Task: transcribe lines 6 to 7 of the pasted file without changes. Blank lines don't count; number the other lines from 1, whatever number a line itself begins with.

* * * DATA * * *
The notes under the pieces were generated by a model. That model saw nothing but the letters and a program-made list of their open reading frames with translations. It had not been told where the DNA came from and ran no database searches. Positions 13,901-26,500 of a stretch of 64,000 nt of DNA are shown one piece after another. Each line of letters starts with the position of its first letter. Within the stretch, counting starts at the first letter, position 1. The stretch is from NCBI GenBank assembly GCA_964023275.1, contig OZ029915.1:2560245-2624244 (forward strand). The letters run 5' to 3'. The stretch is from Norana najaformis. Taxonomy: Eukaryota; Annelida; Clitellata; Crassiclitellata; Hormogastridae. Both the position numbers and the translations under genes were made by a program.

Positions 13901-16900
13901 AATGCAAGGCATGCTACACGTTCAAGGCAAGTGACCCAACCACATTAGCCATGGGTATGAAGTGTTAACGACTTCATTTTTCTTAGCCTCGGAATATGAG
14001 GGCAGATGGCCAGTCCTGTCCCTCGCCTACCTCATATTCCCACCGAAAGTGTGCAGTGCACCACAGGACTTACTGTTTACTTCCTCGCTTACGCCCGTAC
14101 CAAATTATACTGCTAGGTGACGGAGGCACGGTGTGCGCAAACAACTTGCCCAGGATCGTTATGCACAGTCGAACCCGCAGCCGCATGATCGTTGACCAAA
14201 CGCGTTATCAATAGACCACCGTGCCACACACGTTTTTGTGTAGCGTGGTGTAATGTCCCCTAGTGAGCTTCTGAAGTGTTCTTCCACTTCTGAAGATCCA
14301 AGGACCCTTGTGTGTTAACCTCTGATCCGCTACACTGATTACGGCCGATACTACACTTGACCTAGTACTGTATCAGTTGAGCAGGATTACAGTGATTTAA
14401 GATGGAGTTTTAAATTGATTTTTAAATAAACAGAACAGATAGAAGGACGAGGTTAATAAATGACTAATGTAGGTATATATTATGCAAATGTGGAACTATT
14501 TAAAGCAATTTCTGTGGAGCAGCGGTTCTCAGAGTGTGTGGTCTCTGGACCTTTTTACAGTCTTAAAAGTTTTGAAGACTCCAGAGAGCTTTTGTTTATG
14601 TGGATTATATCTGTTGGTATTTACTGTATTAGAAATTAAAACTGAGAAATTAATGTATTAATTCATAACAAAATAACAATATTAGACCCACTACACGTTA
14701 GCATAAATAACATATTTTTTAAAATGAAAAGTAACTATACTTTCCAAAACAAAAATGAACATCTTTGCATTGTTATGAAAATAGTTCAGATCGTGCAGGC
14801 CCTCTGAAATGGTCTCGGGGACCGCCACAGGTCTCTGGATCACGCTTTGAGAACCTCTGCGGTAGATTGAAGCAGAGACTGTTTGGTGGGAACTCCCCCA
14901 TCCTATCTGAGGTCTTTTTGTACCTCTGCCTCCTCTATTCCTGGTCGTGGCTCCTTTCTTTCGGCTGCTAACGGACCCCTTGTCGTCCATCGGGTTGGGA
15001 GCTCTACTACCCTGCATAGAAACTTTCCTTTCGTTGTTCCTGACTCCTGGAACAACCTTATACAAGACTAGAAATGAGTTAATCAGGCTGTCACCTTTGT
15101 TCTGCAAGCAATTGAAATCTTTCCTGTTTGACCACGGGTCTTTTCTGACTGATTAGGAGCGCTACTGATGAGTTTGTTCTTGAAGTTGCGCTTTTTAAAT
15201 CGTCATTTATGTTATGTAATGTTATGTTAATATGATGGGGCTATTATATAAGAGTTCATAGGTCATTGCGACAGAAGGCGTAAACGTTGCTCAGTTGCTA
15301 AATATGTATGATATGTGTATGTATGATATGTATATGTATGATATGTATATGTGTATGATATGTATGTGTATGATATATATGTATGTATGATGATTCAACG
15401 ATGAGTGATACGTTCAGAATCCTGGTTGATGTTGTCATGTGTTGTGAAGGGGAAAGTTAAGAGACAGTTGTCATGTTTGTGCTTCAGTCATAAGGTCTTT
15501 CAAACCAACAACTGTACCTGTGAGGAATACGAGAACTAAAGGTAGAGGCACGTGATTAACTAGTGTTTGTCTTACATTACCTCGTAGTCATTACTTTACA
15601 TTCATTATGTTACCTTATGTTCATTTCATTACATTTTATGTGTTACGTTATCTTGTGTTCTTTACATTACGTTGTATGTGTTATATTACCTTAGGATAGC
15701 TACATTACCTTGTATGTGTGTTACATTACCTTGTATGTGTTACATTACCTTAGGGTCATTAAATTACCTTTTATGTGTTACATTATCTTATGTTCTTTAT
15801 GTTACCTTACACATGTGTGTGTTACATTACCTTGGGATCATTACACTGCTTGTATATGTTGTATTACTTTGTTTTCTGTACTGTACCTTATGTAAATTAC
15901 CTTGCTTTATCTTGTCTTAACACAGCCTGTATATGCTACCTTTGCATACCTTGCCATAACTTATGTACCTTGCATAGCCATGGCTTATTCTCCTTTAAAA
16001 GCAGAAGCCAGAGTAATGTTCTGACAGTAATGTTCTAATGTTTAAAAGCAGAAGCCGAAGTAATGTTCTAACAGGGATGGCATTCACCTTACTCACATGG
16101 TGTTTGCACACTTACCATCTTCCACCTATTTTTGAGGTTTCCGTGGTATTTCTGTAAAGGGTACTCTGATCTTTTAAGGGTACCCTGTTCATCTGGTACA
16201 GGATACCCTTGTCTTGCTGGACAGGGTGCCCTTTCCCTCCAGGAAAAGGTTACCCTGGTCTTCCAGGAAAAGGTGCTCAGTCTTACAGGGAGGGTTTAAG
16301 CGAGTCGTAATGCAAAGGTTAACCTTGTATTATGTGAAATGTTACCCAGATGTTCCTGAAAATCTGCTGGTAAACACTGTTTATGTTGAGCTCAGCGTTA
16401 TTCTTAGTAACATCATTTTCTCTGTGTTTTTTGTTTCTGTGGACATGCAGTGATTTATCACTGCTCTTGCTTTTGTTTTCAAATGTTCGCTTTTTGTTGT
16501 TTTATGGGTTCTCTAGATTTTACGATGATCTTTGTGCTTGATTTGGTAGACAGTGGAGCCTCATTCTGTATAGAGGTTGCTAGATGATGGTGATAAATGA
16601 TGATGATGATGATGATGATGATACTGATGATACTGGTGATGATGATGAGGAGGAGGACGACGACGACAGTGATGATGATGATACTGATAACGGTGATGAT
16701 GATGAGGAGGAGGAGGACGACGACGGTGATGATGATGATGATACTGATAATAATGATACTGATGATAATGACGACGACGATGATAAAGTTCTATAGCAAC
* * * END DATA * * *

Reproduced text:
14201 CGCGTTATCAATAGACCACCGTGCCACACACGTTTTTGTGTAGCGTGGTGTAATGTCCCCTAGTGAGCTTCTGAAGTGTTCTTCCACTTCTGAAGATCCA
14301 AGGACCCTTGTGTGTTAACCTCTGATCCGCTACACTGATTACGGCCGATACTACACTTGACCTAGTACTGTATCAGTTGAGCAGGATTACAGTGATTTAA